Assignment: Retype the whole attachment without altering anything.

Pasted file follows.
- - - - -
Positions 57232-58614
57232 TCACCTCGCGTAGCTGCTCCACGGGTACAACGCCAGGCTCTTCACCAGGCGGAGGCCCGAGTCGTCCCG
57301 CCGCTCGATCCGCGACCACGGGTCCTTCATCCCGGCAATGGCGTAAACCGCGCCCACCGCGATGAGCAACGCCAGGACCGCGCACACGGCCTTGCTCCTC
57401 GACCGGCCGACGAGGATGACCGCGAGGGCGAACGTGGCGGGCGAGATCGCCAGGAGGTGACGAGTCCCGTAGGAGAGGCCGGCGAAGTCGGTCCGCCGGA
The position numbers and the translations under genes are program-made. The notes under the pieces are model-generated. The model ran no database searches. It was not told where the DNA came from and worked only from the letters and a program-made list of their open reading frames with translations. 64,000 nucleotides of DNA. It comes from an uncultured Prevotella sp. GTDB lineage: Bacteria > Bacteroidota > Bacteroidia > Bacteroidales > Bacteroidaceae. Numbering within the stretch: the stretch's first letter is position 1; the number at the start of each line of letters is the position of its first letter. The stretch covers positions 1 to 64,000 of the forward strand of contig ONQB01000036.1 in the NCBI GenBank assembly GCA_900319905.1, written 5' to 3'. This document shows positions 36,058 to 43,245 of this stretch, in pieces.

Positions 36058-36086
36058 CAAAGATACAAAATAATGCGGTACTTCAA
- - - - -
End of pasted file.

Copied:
Positions 57232-58614
57232 TCACCTCGCGTAGCTGCTCCACGGGTACAACGCCAGGCTCTTCACCAGGCGGAGGCCCGAGTCGTCCCG
57301 CCGCTCGATCCGCGACCACGGGTCCTTCATCCCGGCAATGGCGTAAACCGCGCCCACCGCGATGAGCAACGCCAGGACCGCGCACACGGCCTTGCTCCTC
57401 GACCGGCCGACGAGGATGACCGCGAGGGCGAACGTGGCGGGCGAGATCGCCAGGAGGTGACGAGTCCCGTAGGAGAGGCCGGCGAAGTCGGTCCGCCGGA
The position numbers and the translations under genes are program-made. The notes under the pieces are model-generated. The model ran no database searches. It was not told where the DNA came from and worked only from the letters and a program-made list of their open reading frames with translations. 64,000 nucleotides of DNA. It comes from an uncultured Prevotella sp. GTDB lineage: Bacteria > Bacteroidota > Bacteroidia > Bacteroidales > Bacteroidaceae. Numbering within the stretch: the stretch's first letter is position 1; the number at the start of each line of letters is the position of its first letter. The stretch covers positions 1 to 64,000 of the forward strand of contig ONQB01000036.1 in the NCBI GenBank assembly GCA_900319905.1, written 5' to 3'. This document shows positions 36,058 to 43,245 of this stretch, in pieces.

Positions 36058-36086
36058 CAAAGATACAAAATAATGCGGTACTTCAA